Gov. Brad Henry today signed three anti-abortion measures, despite the possibility they may be challenged in court.
The governor signed:
• SB 1890, which makes abortion on the account of the sex of the unborn child illegal. Revokes or suspends the license of any provider who violates this law.
• SB 1891, which creates the Freedom of Conscience Act. An employer cannot discriminate against an employee by refusing to accommodate the religious beliefs of said person as it pertains to abortion, human embryos, fetal transplants or euthanasia.
• SB 1902, which regulates the prescription of RU-486, or mifepristone, and its use in inducing an abortion.
All three measures had enough support in the Legislature — at least two-thirds — that they contained what is known as an emergency clause, which allows the measures to take effect immediately.
Tamya Cox, legislative counsel for the Oklahoma chapter of the American Civil Liberties Union, said her group is disappointed the governor signed the measures and would consult with The Center for Reproductive Rights.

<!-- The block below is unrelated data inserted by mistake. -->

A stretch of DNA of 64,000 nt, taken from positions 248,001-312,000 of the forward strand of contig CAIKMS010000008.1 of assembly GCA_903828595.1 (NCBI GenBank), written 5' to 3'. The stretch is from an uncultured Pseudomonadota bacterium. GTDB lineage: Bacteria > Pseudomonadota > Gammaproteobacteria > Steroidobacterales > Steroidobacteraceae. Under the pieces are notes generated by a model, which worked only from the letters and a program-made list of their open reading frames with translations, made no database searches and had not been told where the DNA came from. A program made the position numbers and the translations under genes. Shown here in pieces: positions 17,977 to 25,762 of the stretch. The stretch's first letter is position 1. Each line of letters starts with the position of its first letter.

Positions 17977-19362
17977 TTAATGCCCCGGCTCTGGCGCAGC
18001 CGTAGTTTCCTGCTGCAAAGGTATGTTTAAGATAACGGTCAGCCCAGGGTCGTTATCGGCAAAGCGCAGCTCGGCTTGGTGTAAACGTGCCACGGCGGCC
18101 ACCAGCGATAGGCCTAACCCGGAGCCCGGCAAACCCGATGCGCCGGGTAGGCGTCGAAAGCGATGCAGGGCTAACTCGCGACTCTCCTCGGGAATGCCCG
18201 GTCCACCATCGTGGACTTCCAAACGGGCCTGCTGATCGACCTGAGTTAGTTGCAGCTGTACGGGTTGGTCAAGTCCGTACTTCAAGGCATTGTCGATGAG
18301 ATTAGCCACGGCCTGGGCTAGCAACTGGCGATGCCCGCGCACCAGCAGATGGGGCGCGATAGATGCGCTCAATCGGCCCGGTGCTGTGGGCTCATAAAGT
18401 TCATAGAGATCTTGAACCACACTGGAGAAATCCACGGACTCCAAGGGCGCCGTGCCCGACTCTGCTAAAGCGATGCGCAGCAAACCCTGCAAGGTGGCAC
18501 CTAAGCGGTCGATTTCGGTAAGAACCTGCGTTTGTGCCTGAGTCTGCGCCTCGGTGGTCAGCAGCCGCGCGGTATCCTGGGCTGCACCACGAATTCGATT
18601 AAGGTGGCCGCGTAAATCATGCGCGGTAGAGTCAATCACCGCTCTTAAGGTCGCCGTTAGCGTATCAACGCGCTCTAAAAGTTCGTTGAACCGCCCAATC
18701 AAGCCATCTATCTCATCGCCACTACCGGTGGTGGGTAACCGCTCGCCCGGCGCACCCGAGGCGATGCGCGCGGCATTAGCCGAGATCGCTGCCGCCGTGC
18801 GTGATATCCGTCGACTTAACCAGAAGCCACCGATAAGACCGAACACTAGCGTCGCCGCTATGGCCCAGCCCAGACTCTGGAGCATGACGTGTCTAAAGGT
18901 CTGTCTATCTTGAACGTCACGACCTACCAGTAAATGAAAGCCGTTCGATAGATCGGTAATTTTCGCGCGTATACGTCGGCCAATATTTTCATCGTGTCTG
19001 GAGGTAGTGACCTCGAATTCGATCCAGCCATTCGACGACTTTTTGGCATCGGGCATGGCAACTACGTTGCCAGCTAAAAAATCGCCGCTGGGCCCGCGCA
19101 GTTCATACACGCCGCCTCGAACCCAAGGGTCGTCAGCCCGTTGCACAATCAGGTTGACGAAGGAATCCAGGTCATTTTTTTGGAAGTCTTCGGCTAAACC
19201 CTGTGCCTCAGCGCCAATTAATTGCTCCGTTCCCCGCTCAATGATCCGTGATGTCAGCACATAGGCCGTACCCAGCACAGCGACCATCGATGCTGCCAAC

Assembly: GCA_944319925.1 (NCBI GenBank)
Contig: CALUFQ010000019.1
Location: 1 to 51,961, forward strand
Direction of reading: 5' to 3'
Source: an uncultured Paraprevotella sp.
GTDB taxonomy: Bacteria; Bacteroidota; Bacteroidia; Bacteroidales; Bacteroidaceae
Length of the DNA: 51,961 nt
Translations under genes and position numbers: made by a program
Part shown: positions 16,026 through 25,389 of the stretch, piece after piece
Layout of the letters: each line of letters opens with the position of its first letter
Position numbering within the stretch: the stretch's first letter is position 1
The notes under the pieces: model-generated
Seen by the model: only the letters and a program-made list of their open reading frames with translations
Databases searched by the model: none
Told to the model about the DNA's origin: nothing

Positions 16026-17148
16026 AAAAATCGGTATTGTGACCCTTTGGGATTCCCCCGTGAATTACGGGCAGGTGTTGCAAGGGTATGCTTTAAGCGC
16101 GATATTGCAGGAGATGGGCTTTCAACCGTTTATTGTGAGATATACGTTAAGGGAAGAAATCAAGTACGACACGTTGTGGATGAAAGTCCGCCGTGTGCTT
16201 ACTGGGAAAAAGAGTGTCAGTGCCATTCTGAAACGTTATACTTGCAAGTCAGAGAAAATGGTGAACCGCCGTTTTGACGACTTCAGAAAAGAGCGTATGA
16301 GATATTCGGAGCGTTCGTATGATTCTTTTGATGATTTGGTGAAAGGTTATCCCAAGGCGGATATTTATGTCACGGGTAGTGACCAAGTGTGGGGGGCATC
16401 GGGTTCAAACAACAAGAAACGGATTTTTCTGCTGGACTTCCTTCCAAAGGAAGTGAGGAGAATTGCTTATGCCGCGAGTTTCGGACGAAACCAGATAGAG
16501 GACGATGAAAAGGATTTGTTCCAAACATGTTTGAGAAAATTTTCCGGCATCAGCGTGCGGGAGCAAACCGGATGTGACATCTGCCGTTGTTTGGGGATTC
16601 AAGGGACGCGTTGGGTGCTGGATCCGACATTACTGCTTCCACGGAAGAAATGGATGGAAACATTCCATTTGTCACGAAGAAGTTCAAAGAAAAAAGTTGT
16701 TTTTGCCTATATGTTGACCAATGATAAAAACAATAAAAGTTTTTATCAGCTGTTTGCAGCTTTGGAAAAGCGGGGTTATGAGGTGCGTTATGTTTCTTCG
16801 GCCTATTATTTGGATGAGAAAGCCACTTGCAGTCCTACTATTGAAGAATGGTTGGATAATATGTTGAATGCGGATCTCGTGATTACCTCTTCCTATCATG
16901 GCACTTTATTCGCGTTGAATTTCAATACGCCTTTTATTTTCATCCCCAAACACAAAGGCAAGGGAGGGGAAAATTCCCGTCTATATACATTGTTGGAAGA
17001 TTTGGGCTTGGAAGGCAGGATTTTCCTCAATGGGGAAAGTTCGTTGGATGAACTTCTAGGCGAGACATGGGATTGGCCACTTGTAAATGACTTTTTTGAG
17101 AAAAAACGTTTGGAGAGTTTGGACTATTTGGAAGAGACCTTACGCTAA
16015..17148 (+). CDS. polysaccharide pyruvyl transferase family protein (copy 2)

The New York-based center successfully challenged earlier versions of each of these bills. A staff attorney for the group said earlier there is a "good chance" the group would file legal challenges to one or all the measures if they were allowed to become law.
House Speaker Chris Benge, R-Tulsa, has defended the measures, saying the Legislature's motivation "is the respect and sanctity of life in the womb."
The three measures were contained in two bills, one passed in 2008 and the other passed in 2009, which contained several anti-abortion measures.
The Center for Reproductive Rights filed lawsuits against both bills. Both were struck down by the courts.
The bills were found to have violated a requirement in the Oklahoma Constitution that that legislation deal with a single subject.
Legislators this year filed separate bills for each of the seven measures that were contained in the two bills.
A staff attorney for The Center for Reproductive Rights said the measures would interfere with a woman's right to an abortion and her privacy.